A new year awaits, and you may have already set a vision for 2021. How will you focus on what is most purposeful with all the demands on your time? Being overextended with an abundance of commitments and options is pretty common these days, but without clear boundaries and a way to keep on course, your days will be demand-driven rather than purpose-directed.

If you don’t use your inner compass to keep on course, you are likely to be in the same situation at this same time next year, without enough traction for what you came here to do. No one else can have the same impact and touch lives the way you do. Don’t run the real risk of missing critical opportunities through distractions!

Imagine instead having a perfect balance between responsiveness and intentionality in how you spend your time.

Here are four steps you can take to get out of overwhelm and into a purposeful flow:

  1. Make a list of all the current commitments that take up your time, and the core motivators that led you to each of those commitments. Your motivators are likely to include things such as income generation, family time, community connections, professional development and fun as well as a strong sense of calling. Notice which commitments are tied to many motivators and those reflecting only one.
  2. Reflect on which commitments express your higher purpose and core values, and which do not. Many stressful commitments reflect priorities you’ve outgrown, or basic needs that could be met in easier ways. Only you can distinguish which is which, and setting new priorities based on what matters most will change everything. Is there a responsibility that you need to delegate, or a client that you need to refer to someone else?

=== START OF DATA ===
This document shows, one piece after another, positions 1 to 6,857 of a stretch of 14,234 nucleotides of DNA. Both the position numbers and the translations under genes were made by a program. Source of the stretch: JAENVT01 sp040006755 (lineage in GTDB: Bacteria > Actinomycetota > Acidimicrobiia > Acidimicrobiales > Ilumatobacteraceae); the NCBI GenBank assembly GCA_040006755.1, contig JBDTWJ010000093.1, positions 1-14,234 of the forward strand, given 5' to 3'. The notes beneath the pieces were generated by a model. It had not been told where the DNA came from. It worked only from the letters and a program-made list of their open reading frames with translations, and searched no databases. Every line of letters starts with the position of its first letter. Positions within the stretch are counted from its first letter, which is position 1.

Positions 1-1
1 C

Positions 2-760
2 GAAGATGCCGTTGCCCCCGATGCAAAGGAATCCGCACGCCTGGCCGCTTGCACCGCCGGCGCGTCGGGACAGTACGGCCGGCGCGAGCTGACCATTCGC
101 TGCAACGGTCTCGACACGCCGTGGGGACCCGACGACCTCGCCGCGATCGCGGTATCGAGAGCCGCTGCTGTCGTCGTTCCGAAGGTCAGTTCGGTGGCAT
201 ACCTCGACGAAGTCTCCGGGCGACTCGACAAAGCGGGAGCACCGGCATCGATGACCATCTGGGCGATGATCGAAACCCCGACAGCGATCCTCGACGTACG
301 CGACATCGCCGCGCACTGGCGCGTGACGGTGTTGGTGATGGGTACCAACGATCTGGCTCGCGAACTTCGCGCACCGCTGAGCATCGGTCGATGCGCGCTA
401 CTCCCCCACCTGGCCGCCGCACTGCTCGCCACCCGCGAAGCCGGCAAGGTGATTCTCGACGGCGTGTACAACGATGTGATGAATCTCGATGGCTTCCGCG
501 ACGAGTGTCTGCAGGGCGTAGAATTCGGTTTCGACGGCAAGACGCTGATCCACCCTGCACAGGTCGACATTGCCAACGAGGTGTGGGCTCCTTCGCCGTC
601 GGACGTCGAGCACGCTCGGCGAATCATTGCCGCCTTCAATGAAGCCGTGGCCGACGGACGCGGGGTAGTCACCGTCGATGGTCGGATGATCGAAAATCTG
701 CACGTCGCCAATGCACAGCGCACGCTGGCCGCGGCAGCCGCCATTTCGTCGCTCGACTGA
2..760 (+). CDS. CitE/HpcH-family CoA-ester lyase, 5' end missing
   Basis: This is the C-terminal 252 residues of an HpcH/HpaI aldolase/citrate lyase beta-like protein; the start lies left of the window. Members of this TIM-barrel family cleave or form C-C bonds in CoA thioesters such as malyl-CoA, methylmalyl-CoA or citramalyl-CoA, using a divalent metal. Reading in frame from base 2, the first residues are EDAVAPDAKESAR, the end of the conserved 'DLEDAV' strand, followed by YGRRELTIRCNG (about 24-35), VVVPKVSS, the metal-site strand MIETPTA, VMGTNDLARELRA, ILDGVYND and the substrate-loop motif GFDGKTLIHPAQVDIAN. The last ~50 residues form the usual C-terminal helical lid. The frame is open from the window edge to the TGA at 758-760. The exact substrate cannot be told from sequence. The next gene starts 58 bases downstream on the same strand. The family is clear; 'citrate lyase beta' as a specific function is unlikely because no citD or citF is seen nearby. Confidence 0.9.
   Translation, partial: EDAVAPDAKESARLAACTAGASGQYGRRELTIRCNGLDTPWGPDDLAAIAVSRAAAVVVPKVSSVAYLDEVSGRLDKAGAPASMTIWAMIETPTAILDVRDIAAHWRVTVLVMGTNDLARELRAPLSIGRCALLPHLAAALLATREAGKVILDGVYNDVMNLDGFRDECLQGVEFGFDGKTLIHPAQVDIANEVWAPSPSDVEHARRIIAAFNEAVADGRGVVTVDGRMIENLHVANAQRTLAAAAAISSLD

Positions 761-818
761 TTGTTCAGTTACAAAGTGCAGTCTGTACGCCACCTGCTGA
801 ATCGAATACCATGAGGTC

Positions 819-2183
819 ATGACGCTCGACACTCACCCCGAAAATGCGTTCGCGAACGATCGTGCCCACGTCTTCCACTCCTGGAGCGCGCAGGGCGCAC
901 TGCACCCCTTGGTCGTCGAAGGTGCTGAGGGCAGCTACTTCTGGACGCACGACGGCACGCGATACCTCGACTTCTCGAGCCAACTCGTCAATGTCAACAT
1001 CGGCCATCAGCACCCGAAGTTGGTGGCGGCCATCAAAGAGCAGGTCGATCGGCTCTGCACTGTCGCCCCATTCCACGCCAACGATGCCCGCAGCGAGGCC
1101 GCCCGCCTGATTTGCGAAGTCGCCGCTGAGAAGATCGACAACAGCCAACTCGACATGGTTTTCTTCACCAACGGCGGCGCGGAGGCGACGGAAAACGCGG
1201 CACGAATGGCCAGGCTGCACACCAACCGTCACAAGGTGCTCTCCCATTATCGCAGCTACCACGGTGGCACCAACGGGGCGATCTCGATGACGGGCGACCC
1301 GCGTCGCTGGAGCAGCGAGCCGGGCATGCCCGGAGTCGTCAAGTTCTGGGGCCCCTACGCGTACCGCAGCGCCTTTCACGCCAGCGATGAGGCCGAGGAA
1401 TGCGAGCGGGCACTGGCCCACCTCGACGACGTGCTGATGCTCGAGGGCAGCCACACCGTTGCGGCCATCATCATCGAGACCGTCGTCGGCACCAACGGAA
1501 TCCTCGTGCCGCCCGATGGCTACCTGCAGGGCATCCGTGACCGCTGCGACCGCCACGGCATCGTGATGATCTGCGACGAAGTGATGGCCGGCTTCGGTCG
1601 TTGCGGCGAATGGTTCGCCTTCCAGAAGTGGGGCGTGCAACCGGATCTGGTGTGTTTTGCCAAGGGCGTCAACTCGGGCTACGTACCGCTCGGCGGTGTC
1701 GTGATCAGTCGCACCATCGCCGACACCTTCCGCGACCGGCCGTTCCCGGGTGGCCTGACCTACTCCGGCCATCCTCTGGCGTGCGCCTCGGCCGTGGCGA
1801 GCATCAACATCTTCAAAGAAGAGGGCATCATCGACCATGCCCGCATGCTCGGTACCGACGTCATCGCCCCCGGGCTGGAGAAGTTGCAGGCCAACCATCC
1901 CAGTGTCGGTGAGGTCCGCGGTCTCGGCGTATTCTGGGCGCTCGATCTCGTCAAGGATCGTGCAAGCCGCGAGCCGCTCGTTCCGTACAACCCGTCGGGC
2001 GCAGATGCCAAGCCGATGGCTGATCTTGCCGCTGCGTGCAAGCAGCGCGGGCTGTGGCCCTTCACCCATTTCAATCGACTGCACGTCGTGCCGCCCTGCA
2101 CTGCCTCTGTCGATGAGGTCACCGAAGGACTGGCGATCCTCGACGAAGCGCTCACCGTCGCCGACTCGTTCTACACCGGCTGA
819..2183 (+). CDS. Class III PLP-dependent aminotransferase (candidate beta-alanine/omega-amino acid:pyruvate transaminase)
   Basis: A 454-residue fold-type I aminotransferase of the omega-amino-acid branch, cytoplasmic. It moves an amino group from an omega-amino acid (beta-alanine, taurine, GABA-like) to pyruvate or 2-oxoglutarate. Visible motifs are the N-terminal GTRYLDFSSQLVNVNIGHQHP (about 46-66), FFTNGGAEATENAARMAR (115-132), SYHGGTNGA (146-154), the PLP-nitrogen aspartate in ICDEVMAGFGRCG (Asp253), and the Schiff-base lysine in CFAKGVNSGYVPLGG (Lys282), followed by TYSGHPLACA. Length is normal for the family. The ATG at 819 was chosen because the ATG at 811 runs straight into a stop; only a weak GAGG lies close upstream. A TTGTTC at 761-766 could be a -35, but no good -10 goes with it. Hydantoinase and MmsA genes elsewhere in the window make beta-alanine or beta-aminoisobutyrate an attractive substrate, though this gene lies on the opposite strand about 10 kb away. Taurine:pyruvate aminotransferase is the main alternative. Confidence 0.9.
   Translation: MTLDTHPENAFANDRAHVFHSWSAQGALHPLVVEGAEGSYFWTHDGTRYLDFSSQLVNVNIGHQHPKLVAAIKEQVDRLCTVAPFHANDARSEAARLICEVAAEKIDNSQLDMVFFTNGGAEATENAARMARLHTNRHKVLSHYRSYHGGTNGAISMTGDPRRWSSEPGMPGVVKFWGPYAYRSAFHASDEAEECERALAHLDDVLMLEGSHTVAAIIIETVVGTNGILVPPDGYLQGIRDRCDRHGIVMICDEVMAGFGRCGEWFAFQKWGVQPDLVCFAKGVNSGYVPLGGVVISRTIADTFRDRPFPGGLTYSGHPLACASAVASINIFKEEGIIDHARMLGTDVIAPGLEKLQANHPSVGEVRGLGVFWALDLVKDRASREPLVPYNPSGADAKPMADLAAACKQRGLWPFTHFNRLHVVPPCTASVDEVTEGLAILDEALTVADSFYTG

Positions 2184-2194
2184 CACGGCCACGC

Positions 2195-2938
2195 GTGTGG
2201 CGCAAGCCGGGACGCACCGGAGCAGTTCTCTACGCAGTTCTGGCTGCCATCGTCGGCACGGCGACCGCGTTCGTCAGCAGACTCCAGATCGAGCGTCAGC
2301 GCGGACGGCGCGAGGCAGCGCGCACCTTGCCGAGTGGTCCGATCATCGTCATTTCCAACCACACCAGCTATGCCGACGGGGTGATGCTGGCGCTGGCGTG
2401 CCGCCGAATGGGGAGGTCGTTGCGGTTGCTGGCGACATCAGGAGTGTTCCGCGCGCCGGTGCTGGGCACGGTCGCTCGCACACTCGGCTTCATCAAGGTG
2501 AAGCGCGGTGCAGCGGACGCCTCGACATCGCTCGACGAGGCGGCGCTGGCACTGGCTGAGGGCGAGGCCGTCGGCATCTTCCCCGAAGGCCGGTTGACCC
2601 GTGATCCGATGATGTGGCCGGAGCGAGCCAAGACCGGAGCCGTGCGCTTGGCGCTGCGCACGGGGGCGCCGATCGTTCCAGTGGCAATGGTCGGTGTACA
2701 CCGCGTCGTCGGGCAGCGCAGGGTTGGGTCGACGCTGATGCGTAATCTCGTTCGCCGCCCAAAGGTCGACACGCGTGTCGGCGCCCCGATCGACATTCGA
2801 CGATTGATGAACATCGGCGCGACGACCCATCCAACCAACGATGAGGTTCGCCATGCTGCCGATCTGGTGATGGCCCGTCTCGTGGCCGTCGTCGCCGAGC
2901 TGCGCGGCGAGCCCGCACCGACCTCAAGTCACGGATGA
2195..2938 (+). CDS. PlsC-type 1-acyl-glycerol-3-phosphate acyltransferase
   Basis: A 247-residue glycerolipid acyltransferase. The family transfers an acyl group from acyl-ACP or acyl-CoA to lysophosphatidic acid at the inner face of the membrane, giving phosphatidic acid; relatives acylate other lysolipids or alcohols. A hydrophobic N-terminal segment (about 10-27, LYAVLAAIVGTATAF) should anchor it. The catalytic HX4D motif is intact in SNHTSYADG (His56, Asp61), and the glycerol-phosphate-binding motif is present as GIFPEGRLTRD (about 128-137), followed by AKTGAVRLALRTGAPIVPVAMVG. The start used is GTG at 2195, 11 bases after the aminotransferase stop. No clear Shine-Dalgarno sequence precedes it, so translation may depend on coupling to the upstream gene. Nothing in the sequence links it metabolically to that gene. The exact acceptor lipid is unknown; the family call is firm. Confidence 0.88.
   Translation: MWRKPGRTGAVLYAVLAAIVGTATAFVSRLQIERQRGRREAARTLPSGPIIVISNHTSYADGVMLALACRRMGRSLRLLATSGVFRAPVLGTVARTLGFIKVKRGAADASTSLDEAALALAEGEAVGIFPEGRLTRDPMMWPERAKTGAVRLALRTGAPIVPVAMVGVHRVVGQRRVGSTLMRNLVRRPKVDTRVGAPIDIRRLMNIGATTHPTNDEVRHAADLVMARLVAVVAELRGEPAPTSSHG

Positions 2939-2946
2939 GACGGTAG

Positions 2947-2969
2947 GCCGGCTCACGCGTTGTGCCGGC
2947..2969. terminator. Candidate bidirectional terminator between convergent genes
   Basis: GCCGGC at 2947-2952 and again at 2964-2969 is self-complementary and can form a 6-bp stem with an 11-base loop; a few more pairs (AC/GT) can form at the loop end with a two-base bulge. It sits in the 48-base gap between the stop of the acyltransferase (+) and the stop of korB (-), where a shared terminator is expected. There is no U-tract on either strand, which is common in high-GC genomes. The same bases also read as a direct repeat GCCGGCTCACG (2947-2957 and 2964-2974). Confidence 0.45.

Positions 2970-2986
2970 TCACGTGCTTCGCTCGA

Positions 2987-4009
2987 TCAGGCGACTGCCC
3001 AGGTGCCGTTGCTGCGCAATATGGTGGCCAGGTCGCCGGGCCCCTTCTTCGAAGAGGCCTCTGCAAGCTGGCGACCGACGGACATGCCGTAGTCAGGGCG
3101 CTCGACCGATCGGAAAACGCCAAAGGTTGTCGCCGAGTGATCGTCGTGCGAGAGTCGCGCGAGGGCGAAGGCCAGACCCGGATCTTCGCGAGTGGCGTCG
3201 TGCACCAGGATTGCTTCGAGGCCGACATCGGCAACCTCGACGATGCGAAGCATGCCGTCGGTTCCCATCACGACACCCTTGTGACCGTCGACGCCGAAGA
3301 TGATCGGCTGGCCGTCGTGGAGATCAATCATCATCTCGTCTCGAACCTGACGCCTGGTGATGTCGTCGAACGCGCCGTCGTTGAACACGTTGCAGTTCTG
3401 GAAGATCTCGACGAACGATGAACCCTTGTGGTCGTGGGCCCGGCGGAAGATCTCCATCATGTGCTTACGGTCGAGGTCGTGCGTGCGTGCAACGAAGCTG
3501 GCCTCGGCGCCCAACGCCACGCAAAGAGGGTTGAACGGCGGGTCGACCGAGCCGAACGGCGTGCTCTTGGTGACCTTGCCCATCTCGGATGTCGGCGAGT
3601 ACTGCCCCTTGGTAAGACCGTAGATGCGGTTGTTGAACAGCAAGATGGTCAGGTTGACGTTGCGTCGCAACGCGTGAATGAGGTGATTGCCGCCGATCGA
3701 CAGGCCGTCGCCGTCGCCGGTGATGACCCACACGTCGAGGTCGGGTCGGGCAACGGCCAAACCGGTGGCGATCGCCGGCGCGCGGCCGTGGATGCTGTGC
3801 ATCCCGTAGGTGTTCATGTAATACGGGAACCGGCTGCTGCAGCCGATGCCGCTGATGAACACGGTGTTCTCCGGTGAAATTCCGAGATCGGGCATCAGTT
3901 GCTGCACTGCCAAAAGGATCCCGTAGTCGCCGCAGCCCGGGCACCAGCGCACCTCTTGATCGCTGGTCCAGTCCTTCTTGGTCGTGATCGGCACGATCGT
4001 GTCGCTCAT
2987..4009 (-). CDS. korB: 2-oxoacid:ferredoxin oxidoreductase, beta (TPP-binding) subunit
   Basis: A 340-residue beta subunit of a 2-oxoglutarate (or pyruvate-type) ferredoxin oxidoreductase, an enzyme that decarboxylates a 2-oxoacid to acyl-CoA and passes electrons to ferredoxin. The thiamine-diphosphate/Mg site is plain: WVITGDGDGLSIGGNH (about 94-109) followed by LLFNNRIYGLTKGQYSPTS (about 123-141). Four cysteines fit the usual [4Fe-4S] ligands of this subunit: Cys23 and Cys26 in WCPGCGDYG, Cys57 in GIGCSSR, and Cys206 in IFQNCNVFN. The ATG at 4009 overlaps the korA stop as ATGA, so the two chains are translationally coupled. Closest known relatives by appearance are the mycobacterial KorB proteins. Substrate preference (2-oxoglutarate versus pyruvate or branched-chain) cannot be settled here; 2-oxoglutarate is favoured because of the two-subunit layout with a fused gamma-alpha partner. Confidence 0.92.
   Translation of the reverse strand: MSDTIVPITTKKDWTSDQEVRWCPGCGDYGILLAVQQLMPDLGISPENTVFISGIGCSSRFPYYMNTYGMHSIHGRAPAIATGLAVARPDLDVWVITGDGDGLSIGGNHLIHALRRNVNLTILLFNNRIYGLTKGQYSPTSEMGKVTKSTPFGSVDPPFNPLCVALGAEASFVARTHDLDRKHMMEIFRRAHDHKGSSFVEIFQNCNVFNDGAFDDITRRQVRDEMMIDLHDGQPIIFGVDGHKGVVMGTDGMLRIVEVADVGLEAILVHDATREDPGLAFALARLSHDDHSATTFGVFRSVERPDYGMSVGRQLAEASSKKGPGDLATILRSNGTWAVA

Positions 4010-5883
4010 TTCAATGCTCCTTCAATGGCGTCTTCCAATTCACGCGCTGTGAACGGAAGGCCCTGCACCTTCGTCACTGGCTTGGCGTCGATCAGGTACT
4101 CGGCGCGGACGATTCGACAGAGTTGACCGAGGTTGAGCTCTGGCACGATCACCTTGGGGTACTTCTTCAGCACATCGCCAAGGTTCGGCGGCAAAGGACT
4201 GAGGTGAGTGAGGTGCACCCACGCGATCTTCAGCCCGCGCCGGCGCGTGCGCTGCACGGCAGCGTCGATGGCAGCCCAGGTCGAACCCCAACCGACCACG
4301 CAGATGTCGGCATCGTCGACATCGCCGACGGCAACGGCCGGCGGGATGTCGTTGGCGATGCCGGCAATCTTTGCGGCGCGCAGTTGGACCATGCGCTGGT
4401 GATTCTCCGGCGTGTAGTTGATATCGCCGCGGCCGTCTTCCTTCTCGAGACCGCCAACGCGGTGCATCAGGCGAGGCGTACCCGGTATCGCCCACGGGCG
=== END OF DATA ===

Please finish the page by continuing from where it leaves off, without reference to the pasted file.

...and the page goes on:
3. For each low-motivation commitment, brainstorm other ways to get that need met. Look for the gains you can get when you choose commitments that meet multiple needs. For example, joining a professional networking group that shares your spiritual values could support income generation, community connection, professional development and the calling of your heart.
  4. Finally, block out regular time in your calendar for your most purposeful priorities. This requires setting boundaries around protected time as well as changing expectations about your availability. Others may need to get used to a 2-hour response time or even a 24-hour response time instead of instant replies to their requests. Holding healthy boundaries does not mean closing iron doors around your time. It does involve treating each block of time as a mission-critical unit that can be moved around if need be, but not abandoned.

What do you need to say “No” to in order to say “Yes” to what matters most?

If you could use some assistance with time balancing, you are welcome to reach out at https://www.clearchangegroup.com/contact-clear-change-group/ for more information about a New Year special low-fee Perfect Time Balance session. I look forward to connecting with you!